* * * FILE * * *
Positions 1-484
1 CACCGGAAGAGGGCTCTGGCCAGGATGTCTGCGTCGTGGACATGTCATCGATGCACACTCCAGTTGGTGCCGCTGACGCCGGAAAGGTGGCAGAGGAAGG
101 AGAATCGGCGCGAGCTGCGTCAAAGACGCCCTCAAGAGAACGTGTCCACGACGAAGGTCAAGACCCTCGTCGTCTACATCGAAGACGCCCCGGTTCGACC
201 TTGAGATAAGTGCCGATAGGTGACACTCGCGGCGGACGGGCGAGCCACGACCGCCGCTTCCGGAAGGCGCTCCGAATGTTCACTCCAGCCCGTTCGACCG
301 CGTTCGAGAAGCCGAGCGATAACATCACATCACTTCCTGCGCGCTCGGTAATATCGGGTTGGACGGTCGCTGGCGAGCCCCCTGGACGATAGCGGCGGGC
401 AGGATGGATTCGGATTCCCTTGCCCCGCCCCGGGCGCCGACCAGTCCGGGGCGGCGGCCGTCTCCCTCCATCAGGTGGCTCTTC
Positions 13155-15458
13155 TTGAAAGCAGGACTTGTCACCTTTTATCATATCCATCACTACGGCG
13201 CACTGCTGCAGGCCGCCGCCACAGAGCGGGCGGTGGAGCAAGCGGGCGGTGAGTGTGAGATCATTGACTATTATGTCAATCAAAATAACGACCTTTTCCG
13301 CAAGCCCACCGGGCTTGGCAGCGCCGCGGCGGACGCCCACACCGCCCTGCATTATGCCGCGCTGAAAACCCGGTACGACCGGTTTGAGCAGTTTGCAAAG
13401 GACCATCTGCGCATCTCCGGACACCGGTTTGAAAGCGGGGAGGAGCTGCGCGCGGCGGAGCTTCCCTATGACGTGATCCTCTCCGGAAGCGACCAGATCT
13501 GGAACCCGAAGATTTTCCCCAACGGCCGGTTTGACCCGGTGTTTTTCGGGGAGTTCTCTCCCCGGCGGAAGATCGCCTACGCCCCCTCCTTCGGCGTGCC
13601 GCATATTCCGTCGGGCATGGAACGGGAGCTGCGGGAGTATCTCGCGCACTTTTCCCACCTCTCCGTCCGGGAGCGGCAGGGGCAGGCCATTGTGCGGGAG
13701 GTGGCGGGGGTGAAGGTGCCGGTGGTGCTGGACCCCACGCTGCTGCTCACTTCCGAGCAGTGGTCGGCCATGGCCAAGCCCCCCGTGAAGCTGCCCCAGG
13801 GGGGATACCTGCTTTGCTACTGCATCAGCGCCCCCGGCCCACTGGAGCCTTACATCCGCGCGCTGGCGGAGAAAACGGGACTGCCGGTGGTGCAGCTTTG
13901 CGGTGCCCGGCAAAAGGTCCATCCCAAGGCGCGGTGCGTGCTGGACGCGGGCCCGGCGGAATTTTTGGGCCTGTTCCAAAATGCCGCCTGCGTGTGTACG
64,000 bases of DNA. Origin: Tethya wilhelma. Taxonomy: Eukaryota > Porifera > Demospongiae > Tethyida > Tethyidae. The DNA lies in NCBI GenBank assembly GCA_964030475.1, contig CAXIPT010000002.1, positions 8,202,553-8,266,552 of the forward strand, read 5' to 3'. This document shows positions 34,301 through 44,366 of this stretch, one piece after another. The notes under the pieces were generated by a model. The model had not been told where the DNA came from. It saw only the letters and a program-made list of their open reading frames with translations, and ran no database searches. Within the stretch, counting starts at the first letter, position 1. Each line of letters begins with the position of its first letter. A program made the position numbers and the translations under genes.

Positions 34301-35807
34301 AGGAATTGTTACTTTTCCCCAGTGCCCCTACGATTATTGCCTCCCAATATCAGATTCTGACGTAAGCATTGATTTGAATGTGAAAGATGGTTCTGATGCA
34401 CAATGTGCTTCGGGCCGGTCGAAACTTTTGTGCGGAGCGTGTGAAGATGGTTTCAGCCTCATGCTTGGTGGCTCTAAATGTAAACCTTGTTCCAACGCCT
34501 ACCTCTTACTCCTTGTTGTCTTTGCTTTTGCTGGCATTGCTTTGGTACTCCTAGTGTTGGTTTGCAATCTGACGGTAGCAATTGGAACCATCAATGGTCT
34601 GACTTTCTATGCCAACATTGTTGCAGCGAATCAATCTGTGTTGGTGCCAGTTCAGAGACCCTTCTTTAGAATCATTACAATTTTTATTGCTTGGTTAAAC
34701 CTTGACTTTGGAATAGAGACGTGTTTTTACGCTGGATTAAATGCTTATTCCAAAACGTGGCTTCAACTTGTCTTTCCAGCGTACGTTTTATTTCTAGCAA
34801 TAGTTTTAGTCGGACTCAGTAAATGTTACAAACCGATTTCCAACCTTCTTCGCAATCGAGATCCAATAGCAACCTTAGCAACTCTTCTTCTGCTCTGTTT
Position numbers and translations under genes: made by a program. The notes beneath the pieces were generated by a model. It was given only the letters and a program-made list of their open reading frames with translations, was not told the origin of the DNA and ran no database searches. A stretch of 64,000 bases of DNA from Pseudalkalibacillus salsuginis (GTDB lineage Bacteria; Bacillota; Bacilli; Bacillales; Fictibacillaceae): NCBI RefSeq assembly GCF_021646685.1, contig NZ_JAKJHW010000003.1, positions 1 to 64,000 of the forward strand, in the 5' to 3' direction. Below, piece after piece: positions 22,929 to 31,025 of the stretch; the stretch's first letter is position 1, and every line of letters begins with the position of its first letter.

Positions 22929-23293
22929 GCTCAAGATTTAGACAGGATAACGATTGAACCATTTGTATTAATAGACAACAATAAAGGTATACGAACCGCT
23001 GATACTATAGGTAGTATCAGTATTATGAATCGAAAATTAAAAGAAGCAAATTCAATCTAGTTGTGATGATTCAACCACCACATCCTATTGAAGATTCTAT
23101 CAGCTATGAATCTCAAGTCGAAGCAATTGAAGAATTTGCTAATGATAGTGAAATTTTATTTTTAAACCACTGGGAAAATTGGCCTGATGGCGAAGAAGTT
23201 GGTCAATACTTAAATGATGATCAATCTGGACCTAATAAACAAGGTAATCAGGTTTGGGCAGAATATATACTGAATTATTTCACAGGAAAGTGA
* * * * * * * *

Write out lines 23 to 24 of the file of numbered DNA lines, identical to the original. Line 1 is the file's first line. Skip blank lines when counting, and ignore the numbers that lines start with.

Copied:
34701 CTTGACTTTGGAATAGAGACGTGTTTTTACGCTGGATTAAATGCTTATTCCAAAACGTGGCTTCAACTTGTCTTTCCAGCGTACGTTTTATTTCTAGCAA
34801 TAGTTTTAGTCGGACTCAGTAAATGTTACAAACCGATTTCCAACCTTCTTCGCAATCGAGATCCAATAGCAACCTTAGCAACTCTTCTTCTGCTCTGTTT